Specialty Files: 1991 Yeti Ultimate

Words and photos by Jeff Archer.


Every rider who has thrown a leg over a top tube has probably spent some saddle time mentally designing their “ultimate” bike. For some, it might be a 14 pound, electronically shifted carbon fiber wonder, while for others it might be a fully loaded touring bike created for that dream coast-to-coast journey. Back in 1988, Mountain Bike Action magazine decided to take up the challenge of building its version of the “ultimate” mountain bike. The design and build process was chronicled over the span of three issues.

To be considered ultimate, the design had to solve as many problems as possible. In 1988, mountain bikes suffered from issues including chain-suck, long chainstays and minimal tire clearance. The ultimate bike couldn’t suffer from these maladies. One solution was to elevate the chainstays. This would allow the builder to use wider stays for tire clearance and to pull the rear tire further under the rider for better climbing traction and handling. Elevated stays didn’t eliminate chainsuck but did prevent the chain from jamming into the frame. This concept also required that the bottom-bracket assembly be hung from the down tube in a fashion similar to the Trimble Carbon Cross. The next step was to find someone to transfer the crude sketches into a workable frame. John Parker, founder of Yeti, offered up the services of his new shop, and the design was handed off to Chris Herting, current owner of 3D Racing, who was then building frames at Yeti.


Herting took the basic idea—including plate-type dropouts, a 1.25 inch Fisher Evolution headset, top-tube cable routing, elevated stays, hanger-type bottom bracket—and made it into a workable design. He cut the required materials and handed them off to Frank Wadelton, aka “Frank the Welder,” who welded them into a frame and then added one of his oversized aluminum FTW stems. The test bike was left unpainted and built up with mostly Shimano Deore XT components and Grafton brakes. With three months of publicity, and being billed as “the bike of the future,” Yeti put it into production under the Ultimate name. For the production model, the frame received the trademark Yeti looptail one-piece rear triangle along with several other minor changes to streamline construction. By 1990, the Ultimate was Yeti’s best-selling frame.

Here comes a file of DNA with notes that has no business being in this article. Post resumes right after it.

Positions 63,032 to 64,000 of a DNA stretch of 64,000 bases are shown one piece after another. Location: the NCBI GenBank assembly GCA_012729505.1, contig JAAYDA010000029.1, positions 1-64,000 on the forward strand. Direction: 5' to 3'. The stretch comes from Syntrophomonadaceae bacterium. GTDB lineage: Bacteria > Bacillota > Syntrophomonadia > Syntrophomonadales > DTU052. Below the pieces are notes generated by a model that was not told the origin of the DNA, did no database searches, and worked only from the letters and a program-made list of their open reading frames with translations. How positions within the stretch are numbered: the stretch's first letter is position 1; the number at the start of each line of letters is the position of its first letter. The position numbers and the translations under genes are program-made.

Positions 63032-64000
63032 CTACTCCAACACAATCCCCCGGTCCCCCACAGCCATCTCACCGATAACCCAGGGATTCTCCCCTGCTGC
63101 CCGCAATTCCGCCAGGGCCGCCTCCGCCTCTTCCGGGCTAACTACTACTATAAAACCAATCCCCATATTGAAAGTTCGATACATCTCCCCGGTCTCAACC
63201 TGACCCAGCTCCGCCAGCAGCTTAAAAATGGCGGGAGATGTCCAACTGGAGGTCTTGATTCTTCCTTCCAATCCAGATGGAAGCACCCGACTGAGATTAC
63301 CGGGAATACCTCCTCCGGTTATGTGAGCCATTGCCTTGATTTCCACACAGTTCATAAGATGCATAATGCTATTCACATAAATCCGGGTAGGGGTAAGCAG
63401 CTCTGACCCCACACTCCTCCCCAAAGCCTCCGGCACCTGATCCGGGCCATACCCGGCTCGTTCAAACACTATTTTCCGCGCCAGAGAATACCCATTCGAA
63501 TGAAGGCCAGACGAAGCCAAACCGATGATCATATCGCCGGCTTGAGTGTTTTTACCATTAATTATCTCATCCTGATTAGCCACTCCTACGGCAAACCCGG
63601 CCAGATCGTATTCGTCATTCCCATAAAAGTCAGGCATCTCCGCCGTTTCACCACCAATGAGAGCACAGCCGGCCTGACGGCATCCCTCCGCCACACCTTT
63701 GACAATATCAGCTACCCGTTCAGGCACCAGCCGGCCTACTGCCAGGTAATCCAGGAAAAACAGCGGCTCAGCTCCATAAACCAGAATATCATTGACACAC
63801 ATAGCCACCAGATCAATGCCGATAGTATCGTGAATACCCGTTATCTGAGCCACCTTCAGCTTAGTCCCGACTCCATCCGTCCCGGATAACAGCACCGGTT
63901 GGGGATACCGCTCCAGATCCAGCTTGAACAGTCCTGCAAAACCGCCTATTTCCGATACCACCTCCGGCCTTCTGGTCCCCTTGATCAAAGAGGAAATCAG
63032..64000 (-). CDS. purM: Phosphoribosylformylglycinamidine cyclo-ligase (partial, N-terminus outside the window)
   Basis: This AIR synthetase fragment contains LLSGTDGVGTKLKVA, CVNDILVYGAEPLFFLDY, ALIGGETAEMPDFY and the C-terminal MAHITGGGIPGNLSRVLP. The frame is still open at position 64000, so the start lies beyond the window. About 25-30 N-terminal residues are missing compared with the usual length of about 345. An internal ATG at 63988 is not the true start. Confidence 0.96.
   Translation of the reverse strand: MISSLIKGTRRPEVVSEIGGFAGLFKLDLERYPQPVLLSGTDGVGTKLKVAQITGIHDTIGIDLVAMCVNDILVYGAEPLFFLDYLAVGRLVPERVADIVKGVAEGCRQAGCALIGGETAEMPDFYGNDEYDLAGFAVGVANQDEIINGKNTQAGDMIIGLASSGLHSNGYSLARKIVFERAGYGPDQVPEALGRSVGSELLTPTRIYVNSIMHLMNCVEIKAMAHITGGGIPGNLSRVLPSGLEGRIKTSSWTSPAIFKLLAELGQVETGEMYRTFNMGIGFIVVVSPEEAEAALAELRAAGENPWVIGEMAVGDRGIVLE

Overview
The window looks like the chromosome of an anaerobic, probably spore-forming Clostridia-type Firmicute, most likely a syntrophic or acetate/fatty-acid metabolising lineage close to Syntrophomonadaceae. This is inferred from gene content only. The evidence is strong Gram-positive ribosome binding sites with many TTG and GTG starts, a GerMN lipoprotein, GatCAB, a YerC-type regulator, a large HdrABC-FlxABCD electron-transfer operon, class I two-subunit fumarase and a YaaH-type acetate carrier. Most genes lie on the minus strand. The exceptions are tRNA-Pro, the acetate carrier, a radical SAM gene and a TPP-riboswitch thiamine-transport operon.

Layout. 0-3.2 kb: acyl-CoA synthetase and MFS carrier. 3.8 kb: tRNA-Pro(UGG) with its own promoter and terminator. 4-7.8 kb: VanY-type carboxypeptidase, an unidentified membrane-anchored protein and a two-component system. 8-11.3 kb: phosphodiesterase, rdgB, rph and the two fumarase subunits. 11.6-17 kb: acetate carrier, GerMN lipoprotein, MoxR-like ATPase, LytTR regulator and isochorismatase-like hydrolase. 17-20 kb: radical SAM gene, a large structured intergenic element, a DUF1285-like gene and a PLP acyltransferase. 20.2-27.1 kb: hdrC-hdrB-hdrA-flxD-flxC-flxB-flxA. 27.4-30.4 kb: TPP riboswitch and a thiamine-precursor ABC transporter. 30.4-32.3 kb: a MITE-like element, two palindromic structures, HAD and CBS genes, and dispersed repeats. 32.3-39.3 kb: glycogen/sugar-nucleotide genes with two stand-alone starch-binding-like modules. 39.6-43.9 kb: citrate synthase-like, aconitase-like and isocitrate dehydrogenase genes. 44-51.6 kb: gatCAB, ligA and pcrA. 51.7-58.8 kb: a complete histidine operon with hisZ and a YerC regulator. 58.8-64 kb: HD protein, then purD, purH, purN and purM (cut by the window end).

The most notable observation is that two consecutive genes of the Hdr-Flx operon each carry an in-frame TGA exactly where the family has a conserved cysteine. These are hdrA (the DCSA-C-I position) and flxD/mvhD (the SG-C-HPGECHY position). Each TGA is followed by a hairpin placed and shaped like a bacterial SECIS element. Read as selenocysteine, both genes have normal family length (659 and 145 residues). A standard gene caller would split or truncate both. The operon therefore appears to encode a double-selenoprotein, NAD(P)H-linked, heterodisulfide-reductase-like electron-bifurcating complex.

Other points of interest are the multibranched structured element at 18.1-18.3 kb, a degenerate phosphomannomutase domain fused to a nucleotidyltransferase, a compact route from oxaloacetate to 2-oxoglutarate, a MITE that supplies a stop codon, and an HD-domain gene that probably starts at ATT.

An item not available in 1988, a suspension fork, was becoming a common option by the time the featured bike was finished in 1991, and components consisted of a Suntour XC drivetrain with Dia-Compe brakes all hung on the traditional Yeti turquoise-hued frame. Since we aren’t riding elevated-chainstay bikes now, the Ultimate’s “bike of the future” moniker was a bit optimistic. Nonetheless, it was definitely an interesting step in mountain bike evolution.

This bike can be seen at the Museum of Mountain Bike Art & Technology in historic downtown Statesville, North Carolina. If you can’t visit in person, check out the collection at mombat.org.